Apple Hit with €1.8bn Fine for Violating Music Streaming Regulations


European regulators have imposed a fine of €1.8 billion (£1.54 billion) on Apple for anti-competitive practices that hindered competition in the music streaming market.

The fine, marking the third-largest ever issued by the European Commission, is a significant win for Spotify in its ongoing dispute with Apple regarding regulations within the App Store. Apple had enforced rules prohibiting Spotify from promoting subscription offers within its app, resulting in what the European Commission described as “unfair trading conditions.” This situation potentially led to higher subscription prices for music streaming services for iPhone users over the past decade.

The European Commission stated that the substantial fine aims to serve as a deterrent and reflects the severity of the violation, exacerbated by Apple’s provision of inaccurate information during the investigation. Apple has announced plans to challenge the decision.

In response, Apple argued that the fine overlooks the absence of credible evidence of consumer harm and disregards the thriving and competitive nature of the market. Margrethe Vestager, the executive vice-president of the commission responsible for competition regulation, highlighted Apple’s abuse of its dominant position in the music streaming app distribution market, emphasizing its illegal actions under EU antitrust rules.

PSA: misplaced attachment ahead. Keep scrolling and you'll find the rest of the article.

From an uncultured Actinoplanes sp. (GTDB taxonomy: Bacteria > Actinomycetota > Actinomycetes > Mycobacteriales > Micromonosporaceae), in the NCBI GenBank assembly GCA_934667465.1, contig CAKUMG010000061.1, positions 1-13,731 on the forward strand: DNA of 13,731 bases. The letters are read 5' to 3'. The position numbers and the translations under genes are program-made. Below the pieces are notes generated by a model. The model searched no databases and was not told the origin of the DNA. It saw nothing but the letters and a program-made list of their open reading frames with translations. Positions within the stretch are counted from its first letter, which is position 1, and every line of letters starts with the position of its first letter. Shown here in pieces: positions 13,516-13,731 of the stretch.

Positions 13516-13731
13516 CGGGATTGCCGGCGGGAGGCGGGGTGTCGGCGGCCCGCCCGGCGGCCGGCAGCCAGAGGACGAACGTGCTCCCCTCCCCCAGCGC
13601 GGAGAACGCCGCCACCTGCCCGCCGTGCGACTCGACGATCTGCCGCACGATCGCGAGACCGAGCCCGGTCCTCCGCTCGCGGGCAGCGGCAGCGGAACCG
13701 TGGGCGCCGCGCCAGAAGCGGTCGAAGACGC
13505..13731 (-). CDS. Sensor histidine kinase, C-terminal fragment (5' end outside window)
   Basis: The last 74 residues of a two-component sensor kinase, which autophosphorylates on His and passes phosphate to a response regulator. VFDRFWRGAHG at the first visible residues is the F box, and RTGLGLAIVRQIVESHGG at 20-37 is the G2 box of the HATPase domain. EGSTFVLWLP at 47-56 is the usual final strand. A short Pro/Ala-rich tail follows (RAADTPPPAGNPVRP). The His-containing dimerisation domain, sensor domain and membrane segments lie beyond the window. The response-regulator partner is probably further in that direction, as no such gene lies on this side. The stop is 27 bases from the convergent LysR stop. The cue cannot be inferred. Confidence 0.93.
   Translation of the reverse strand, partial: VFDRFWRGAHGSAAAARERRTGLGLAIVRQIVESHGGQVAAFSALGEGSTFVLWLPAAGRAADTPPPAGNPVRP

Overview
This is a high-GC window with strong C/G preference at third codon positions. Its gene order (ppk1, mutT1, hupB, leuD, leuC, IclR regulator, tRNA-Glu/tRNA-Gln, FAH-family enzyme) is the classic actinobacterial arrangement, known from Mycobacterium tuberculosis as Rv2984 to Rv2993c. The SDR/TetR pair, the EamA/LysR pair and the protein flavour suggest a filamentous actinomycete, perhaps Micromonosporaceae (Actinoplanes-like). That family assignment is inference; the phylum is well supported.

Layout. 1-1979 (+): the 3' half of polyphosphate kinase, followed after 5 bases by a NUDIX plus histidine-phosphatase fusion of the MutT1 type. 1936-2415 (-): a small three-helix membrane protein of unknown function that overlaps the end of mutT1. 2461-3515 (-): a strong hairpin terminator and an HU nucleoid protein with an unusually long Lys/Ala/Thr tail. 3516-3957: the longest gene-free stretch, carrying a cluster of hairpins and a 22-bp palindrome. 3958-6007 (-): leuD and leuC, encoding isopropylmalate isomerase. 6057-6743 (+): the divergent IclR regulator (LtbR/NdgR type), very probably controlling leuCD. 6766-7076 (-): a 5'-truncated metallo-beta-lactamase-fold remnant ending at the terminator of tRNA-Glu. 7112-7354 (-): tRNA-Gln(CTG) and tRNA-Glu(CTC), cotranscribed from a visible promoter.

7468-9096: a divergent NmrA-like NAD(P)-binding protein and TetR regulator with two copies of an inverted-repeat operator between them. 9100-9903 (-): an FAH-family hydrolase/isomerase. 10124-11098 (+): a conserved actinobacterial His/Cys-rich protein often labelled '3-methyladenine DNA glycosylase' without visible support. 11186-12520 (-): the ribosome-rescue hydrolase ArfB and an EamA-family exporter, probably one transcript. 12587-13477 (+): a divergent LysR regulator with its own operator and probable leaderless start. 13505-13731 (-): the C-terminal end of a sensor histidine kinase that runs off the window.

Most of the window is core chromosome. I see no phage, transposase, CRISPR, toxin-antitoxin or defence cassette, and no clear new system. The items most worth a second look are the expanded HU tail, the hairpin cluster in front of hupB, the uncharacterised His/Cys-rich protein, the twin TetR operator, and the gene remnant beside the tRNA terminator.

If the fine is paid, it will provide an unexpected financial boost for British and European taxpayers, contributing to the bloc’s funds and reducing member states’ contributions for the following year. The UK will also receive a portion of the fine as the investigation predates Brexit.

This penalty adds to Apple’s challenges, as it recently revamped its App Store structure following the introduction of new European technology legislation. Under the Digital Markets Act, Apple is now required to offer alternative methods for customers to download and pay for apps, a move it contends jeopardizes user security.

Apple maintains that Spotify and other music streaming services benefit from its services without payment, citing access to its tools and technology, as well as the ability for customers to stream music on various Apple devices. However, Spotify argues that Apple’s rules stifled its ability to communicate directly with users about subscription upgrades, pricing, and promotions, thereby restricting free market principles.

The European Commission launched its investigation into Apple in 2019 following a complaint from Spotify. Alex Haffner, a competition partner at UK law firm Fladgate, noted that the fine and EC statements underscore the determination of European competition authorities to regulate big tech rigorously and effectively, sending a clear message about the consequences of anti-competitive behavior.